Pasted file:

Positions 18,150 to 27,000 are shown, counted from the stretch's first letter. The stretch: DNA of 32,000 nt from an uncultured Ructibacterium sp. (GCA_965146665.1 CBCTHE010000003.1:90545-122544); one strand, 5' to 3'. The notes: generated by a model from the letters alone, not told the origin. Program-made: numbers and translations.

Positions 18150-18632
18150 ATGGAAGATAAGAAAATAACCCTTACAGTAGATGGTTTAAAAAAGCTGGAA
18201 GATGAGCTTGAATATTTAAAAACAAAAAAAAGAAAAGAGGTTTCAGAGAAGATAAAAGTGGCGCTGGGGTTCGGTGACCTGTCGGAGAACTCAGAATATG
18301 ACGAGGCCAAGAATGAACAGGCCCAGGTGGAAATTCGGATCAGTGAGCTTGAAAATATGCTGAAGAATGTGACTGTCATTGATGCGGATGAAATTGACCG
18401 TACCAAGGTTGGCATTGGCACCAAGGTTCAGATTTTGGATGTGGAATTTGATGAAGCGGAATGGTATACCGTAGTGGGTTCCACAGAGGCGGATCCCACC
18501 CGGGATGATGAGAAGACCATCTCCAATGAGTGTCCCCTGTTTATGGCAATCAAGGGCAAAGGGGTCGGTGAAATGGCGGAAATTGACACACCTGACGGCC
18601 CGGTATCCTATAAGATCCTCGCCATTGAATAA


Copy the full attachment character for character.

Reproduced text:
Positions 18,150 to 27,000 are shown, counted from the stretch's first letter. The stretch: DNA of 32,000 nt from an uncultured Ructibacterium sp. (GCA_965146665.1 CBCTHE010000003.1:90545-122544); one strand, 5' to 3'. The notes: generated by a model from the letters alone, not told the origin. Program-made: numbers and translations.

Positions 18150-18632
18150 ATGGAAGATAAGAAAATAACCCTTACAGTAGATGGTTTAAAAAAGCTGGAA
18201 GATGAGCTTGAATATTTAAAAACAAAAAAAAGAAAAGAGGTTTCAGAGAAGATAAAAGTGGCGCTGGGGTTCGGTGACCTGTCGGAGAACTCAGAATATG
18301 ACGAGGCCAAGAATGAACAGGCCCAGGTGGAAATTCGGATCAGTGAGCTTGAAAATATGCTGAAGAATGTGACTGTCATTGATGCGGATGAAATTGACCG
18401 TACCAAGGTTGGCATTGGCACCAAGGTTCAGATTTTGGATGTGGAATTTGATGAAGCGGAATGGTATACCGTAGTGGGTTCCACAGAGGCGGATCCCACC
18501 CGGGATGATGAGAAGACCATCTCCAATGAGTGTCCCCTGTTTATGGCAATCAAGGGCAAAGGGGTCGGTGAAATGGCGGAAATTGACACACCTGACGGCC
18601 CGGTATCCTATAAGATCCTCGCCATTGAATAA